What is Dental Sleep Medicine

Dental sleep medicine is an area of dental practice that focuses on the use of oral appliance therapy to treat sleep-disordered breathing, including snoring and obstructive sleep apnea (OSA). Dentists work together with sleep physicians to identify the best treatment for each patient. Treated conditions include snoring and Obstructive Sleep Apnea.

Dentist, screen patients with questionnaires and physical examination — designed to identify key physical attributes that correlate with SDB (sleep-disordered breathing), including a large tongue or long soft palate. Because sleep-disordered breathing (SDB) is a medical disease, all diagnoses must legally be done by a physician. With the poper screening by the dentist, the patient can go to a physician armed with information for a proper diagnosis. The gold standard for obstructive sleep apnea is an overnight sleep study that includes a battery of tests. The updated manual for scoring sleep apnea event is a reduction of air flow by 90% for more than 10 seconds.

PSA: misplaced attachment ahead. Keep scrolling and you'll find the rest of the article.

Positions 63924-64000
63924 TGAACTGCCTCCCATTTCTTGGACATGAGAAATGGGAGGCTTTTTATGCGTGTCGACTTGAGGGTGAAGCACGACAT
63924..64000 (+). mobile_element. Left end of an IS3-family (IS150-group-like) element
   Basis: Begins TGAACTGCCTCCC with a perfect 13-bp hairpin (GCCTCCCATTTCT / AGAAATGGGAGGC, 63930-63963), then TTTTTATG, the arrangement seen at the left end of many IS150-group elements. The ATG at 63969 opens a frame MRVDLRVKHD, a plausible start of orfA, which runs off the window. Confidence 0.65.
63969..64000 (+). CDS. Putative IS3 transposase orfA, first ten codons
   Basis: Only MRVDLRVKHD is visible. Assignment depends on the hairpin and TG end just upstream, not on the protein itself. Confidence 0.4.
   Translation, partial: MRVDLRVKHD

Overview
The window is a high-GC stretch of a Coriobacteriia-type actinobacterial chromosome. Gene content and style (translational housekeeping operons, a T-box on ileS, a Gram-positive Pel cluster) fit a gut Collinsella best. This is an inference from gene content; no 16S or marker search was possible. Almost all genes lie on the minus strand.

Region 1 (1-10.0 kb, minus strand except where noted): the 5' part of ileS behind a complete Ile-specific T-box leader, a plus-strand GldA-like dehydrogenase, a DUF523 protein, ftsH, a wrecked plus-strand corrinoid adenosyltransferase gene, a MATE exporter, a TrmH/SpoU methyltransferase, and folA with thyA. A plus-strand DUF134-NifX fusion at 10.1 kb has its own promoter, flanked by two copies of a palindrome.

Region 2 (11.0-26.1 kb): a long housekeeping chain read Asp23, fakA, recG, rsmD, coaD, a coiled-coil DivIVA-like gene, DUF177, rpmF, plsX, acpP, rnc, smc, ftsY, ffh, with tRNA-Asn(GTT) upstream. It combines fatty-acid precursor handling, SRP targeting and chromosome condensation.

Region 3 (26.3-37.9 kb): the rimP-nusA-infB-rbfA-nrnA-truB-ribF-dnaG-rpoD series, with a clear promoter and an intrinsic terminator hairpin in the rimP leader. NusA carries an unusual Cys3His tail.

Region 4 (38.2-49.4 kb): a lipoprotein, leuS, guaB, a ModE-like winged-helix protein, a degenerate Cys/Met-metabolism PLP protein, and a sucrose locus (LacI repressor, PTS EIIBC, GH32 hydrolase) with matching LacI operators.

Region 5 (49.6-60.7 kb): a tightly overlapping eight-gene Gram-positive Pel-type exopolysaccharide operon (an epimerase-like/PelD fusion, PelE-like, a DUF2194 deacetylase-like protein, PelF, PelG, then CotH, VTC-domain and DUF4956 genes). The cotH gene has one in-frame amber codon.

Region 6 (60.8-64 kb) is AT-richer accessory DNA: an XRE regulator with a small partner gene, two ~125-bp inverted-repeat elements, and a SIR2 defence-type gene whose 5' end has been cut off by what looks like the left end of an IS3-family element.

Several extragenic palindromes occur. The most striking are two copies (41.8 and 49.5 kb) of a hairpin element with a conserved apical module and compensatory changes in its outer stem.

PAP (positive airway pressure) treatment is considered the most common treat meant.  While PAP therapy is common, there are some that are uncomfortable with wearing a mask to bed. Oral appliance therapy is a noninvasive alternative to PAP therapy. Oral appliances are fabricated by trained dentist in sleep therapy. An oral appliance is a device worn in the mouth only during sleep. They are commonly used to reposition the jaw forward to increase the upper airway.

Dentist’s roles in sleep medicine are becoming increasingly important. While dental sleep medicine is to credit for the vast array of snoring mouthpieces and oral appliances available for the treatment of sleep-breathing disorders, they must still work together along the continuum of patient care. There are sleep studies to diagnose the problems, dentist visits to create and fit these devices, further sleep studies to determine proper adjustments, and follow-up, mostly through the dentist, to ensure the devices are working, to show the patients are using them, and to mitigate side effects.